In Egypt, Tyrants Fear Roses and Songs: A Eulogy for Shamia Sabbagh

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A picture taken on January 24, 2015 shows Egyptian Shaima al-Sabbagh receiving assistance after she was injured during clashes with police during a rare leftwing protest in central Cairo, the eve of the anniversary of the 2011 uprising against Hosni Mubarak. AFP/Emad al-Gebaly

By: Radwan Adam

Published Monday, January 26, 2015

Tyrants fear roses and songs. The smell of roses incites people against the stinking smell of tyranny. Songs hydrate the spirit. They open a new horizon larger than the prevailing prison of reality. Dictators in Egypt, old — both in body and soul — hate the January flower, and the January song, which worried them for a while, until they bombarded it with bullets, shotguns pelts, and tear gas.

A leftist young woman and mother of two children named Shaima Sabbagh, who had traveled from Alexandria to Cairo to take part in a flower-wielding demonstration marking the anniversary of the betrayed January 25 Revolution, was killed in broad daylight. Roses dropped from her hands. The authority’s bullets are precise when aimed at the heads of victims, the “enemies of the homeland who stir unrest, hate stability, and seek to overthrow the regime.”

A few days before her assassination, Shaima tweeted: “Living in this country has become painful and cold...I hope that its soil is vaster... and the bosom of its ground broader than its sky.”

The Ministry of Interior acquitted itself, as it does often, saying that professional elements infiltrated the march and killed Shaima. According to the autopsy report and eyewitnesses who were standing next to Shaima, a soldier fired a barrage of shotgun shells at her from a distance of eight meters. The authorities hate the voices of the January youths, who say that “the Interior Ministry are thugs.”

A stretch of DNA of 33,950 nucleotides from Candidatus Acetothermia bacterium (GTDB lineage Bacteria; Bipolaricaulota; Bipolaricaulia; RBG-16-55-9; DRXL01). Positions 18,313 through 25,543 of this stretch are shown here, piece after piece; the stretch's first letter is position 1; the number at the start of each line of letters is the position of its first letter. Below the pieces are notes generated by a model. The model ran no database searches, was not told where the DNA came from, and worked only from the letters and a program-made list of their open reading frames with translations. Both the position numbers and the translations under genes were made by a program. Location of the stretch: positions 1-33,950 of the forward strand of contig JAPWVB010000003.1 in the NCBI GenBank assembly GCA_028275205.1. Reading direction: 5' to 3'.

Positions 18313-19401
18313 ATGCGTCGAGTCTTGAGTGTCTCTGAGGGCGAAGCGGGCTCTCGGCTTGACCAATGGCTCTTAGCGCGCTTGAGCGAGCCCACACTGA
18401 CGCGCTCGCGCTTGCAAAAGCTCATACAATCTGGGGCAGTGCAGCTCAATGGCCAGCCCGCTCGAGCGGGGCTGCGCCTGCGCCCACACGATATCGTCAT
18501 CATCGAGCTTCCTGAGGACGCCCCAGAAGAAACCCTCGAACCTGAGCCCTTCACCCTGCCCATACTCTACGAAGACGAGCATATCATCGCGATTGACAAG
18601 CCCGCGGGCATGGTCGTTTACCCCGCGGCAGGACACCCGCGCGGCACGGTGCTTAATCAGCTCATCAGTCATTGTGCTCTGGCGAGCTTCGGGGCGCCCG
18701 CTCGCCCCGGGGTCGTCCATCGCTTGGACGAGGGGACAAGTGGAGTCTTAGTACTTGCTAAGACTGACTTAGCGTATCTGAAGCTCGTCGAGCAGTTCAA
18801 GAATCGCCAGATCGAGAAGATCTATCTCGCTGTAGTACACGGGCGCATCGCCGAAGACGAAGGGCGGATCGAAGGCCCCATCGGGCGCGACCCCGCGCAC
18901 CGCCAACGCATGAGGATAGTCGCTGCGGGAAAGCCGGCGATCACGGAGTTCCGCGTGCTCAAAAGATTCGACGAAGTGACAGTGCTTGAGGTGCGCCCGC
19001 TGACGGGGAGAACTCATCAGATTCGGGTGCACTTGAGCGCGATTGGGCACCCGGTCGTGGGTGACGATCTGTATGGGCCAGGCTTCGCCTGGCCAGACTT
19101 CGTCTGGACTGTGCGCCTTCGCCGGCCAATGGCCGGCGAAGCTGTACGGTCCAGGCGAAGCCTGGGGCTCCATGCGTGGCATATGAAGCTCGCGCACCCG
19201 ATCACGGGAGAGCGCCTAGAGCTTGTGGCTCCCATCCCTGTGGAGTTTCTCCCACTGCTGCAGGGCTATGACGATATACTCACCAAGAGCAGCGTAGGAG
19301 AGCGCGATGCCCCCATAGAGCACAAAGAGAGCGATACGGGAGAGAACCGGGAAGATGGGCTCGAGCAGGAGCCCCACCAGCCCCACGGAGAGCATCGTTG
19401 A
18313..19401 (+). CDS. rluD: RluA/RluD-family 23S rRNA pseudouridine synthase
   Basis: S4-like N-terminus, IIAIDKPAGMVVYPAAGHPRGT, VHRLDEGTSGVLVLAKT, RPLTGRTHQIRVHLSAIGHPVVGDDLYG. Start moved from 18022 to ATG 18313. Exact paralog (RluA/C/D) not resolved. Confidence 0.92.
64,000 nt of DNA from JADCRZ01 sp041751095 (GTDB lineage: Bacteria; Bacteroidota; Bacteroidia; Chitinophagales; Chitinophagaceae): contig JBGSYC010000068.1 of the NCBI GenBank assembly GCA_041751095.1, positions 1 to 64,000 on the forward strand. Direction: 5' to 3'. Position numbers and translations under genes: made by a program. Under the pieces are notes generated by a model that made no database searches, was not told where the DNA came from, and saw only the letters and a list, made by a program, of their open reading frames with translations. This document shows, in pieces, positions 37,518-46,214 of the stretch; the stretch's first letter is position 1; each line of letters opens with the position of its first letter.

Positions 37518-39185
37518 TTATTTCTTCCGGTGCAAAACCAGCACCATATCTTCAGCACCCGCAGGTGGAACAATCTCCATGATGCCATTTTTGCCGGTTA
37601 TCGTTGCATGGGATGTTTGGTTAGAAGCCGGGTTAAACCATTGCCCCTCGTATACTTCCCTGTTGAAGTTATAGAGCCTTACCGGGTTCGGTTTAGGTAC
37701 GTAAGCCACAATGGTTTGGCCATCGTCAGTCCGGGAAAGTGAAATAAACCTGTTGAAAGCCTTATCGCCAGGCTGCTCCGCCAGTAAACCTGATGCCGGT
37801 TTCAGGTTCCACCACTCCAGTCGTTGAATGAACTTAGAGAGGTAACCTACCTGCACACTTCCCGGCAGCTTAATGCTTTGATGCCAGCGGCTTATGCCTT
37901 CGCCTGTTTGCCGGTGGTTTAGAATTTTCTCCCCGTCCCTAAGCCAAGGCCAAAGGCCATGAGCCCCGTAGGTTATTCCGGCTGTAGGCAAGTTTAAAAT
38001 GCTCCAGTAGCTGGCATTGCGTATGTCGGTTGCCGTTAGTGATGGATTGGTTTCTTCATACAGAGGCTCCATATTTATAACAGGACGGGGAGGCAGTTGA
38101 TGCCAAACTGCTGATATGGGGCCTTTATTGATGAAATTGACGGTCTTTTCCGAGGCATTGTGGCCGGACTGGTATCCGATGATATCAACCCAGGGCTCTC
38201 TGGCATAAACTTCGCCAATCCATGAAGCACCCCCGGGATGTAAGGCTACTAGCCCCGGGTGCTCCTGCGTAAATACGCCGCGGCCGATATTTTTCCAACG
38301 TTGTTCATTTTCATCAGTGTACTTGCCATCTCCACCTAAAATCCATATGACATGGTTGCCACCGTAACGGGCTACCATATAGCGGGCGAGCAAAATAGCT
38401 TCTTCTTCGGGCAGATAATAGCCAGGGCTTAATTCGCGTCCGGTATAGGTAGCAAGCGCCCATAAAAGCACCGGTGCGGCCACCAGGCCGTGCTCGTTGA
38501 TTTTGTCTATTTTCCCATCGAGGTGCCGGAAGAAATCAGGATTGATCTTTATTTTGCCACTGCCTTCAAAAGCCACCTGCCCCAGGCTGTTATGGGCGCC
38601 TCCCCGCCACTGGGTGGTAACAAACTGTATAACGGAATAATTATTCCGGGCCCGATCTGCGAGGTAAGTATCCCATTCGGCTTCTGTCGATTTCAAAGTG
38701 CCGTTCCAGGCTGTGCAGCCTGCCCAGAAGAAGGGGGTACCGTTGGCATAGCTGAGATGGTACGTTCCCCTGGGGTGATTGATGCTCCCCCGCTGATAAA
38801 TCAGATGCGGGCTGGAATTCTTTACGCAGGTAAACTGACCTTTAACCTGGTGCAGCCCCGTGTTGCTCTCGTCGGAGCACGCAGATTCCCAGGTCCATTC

Sabbagh fell in Talaat Harb Square. She was with her ​​leftist comrades from the Socialist People's Alliance Party (SPAP). They were walking peacefully toward Tahrir Square, singing and chanting: “Living - freedom - social justice.”

None of the goals of the January 25 Revolution have been achieved. They were consumed and digested by the old dictators.

Even carrying flowers on the anniversary of those who passed away in Tahrir Square in 2011 is forbidden to Shaima and her companions, disappointed with the comments of passersby, who watched and said critically: “Enough revolution and destruction, shame on you.”

A group of masked policemen and soldiers attacked the unarmed youth. The great government attacked the January 25 Revolution and dropped it to the ground.

Shaima fell as a martyr in the middle of the road between Talaat Harb Square and Tahrir Square (only a four-minute walk), just like her flower, which fell in the middle of the road, between the dream of change and the nightmare of reality. Many have fallen before Shaima. But the angry, frustrated supporters of the January 25 Revolution saw the news of her death — which spread all over Egypt — as a wailing wall to mourn the revolution.

The revolution did not enter a forbidden arena, as Sabbagh did, a hijacked arena cordoned off with tanks and barbed wire. Here, it is forbidden to commemorate the fourth anniversary of the January 25 Revolution, or hold demonstrations.

The tyrants fear the infiltration of dangerous roses and songs.

This article is an edited translation from the Arabic Edition.


Another fallen heroe against a filthy regime.

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